New Simulation on Bidding in an International Business Negotiation: Euro-Idol

By Lara SanPietroon / Teaching Negotiation

Euro-Idol

Euro-Idol is a four-party, two-round international business negotiation over the selection of the host country and city for the upcoming Euro-Idol music competition. In this new simulation from the Teaching Negotiation Resource Center (TNRC), cities must bid to host the Euro-Idol competition, and therefore gain the economic benefits that come with hosting such a large event.

Euro-Idol – New Simulation

Euro-Idol is the longest-running international singing competition featuring contestants from European and other invited countries. Every year, each participating country independently conducts a national song competition to choose its country’s “Idol” to represent it at Euro-Idol. Hosting the Euro-Idol competition is one of the most prestigious and sought-after events a country and city can bid for, often compared to hosting the Olympics or the World Cup. Euro-Idol has the potential to bring economic benefit and prestige to cities that are granted this privilege. Typically, the winning country of the previous year’s competition has priority in conversations about hosting, if they choose to be considered. But this pattern was disrupted after the 2020 competition was cancelled, due to coronavirus. Now, countries are free to directly apply to host Euro-Idol’s competition. After a country is chosen by the Euro-Idol Corporation, it is up to the country to choose the city. The Kingdom of Denion is entering the negotiations with the Euro-Idol Corporation in an attempt to secure hosting the upcoming competition.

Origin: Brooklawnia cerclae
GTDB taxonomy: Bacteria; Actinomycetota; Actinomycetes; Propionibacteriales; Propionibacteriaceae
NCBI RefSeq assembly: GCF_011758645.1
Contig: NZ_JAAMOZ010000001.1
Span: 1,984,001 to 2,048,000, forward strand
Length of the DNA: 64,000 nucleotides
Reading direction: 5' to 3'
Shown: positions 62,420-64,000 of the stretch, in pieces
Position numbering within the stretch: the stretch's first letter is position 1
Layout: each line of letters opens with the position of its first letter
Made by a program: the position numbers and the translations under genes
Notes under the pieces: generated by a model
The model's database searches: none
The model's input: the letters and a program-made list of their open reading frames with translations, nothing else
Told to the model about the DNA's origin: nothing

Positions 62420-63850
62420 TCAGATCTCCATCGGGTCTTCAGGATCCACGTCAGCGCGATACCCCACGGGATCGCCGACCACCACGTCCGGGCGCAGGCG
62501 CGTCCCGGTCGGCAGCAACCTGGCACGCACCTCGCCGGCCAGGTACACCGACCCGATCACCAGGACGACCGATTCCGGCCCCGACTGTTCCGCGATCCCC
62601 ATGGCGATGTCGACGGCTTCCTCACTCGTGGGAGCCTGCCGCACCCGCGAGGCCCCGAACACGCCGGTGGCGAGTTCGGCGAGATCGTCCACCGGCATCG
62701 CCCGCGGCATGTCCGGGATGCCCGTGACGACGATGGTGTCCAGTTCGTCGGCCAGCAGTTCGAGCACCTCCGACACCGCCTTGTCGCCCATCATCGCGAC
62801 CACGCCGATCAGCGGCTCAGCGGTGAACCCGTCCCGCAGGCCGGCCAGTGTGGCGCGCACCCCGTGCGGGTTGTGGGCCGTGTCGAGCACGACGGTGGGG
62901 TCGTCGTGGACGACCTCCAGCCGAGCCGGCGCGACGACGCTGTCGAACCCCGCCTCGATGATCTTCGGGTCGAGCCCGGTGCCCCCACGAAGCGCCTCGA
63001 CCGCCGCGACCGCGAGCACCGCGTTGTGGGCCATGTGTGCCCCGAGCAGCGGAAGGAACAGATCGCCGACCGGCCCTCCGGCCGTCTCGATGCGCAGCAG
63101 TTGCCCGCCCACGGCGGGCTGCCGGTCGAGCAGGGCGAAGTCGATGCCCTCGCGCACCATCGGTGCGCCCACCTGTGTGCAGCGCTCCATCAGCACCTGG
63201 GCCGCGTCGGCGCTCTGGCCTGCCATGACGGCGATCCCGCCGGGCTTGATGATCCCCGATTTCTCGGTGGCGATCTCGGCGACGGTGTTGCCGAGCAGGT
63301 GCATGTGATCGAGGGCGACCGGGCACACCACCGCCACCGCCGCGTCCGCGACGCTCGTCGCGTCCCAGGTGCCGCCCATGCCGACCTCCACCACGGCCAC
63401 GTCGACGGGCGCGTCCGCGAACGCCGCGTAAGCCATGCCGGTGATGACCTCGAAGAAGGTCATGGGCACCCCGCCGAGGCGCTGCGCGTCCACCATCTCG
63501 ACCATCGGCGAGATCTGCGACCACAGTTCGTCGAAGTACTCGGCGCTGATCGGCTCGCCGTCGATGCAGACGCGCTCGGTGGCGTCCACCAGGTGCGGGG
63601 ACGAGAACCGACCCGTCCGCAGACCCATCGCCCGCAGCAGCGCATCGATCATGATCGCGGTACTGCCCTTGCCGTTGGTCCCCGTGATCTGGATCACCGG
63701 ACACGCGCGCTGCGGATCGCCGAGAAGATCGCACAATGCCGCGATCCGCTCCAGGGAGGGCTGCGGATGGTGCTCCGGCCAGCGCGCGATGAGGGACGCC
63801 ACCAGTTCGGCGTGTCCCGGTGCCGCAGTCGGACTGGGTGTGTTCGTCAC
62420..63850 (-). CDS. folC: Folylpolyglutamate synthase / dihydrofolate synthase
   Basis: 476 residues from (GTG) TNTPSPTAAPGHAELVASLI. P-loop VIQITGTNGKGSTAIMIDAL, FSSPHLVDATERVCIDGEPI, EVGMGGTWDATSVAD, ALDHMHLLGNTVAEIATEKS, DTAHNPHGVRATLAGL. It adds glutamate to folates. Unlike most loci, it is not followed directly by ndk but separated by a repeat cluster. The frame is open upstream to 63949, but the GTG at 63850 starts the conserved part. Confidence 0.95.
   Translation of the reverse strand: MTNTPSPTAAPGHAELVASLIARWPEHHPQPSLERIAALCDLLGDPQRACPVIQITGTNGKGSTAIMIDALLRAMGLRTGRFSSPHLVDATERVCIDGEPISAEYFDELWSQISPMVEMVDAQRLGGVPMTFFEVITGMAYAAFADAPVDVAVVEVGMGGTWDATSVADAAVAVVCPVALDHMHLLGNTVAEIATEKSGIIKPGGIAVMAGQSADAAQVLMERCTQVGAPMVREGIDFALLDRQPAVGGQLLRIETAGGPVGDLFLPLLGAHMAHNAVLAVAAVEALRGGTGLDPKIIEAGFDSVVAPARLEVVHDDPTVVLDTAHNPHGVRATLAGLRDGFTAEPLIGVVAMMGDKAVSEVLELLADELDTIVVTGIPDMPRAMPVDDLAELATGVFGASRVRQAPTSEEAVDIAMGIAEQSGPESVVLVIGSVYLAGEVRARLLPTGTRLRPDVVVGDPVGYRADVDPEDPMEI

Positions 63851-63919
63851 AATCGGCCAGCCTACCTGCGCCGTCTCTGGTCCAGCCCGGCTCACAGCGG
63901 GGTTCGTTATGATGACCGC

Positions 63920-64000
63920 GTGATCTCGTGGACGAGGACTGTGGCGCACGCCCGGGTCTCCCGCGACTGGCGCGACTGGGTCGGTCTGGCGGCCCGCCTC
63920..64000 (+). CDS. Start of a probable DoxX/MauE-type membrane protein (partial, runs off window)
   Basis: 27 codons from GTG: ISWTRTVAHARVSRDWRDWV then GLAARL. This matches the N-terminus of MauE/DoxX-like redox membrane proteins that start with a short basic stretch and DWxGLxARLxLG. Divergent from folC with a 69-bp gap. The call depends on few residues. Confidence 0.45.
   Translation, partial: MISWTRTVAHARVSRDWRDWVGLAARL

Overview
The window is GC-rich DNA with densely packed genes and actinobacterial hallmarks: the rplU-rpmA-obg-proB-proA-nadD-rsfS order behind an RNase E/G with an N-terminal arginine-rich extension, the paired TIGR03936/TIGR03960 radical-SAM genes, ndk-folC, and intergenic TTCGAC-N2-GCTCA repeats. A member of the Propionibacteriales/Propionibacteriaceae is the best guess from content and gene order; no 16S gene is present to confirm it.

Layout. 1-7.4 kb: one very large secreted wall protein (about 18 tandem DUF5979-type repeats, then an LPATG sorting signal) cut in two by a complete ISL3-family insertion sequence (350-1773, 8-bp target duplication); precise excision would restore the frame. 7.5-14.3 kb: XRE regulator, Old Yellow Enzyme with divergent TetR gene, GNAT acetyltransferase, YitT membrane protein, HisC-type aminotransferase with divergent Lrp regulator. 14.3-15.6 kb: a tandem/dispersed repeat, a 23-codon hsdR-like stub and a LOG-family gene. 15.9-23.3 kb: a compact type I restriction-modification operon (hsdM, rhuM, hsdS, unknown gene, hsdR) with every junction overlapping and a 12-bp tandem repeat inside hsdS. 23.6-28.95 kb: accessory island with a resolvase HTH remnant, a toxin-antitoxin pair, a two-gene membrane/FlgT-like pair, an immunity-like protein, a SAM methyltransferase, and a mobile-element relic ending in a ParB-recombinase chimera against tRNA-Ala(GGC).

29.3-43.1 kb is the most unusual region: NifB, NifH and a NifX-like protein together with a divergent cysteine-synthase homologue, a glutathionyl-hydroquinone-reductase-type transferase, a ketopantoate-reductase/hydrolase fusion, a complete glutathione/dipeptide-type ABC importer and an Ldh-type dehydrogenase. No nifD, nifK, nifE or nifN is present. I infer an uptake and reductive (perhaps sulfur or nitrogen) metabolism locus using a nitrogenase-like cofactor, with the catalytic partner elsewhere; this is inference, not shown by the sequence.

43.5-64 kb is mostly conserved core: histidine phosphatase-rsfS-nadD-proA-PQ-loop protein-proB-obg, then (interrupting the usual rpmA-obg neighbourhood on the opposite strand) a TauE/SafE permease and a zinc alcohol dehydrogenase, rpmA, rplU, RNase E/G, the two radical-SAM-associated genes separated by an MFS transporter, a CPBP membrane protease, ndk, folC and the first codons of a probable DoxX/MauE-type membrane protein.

This negotiation takes place in two rounds. The first round is between the Euro-Idol Corporation and the prospective host country of Denion. If the Euro-Idol Corporation and Denion can come to an agreement, the second round of negotiations takes place between the cities of Bardane and Eindborg, as well as the Denion Office of Special Events, to determine which city will host the competition. Major lessons of this simulation include:

  • Acquire competencies in negotiation preparation, defining BATNA, process, management and agenda setting, uncovering interests, sequencing and packaging issues, and uncovering sources of power in negotiation.
  • Acquire skills in negotiating based on changing information and/or information decided by others.
  • Understand sequencing issues between rounds and how to build momentum for a deal.
  • Negotiate effectively in a process set up to incentivize winner take all (a bidding process).
  • Manage waxing and waning relevance.

To learn more about this simulation, download a free preview copy of the Euro-Idol Teacher’s Package.

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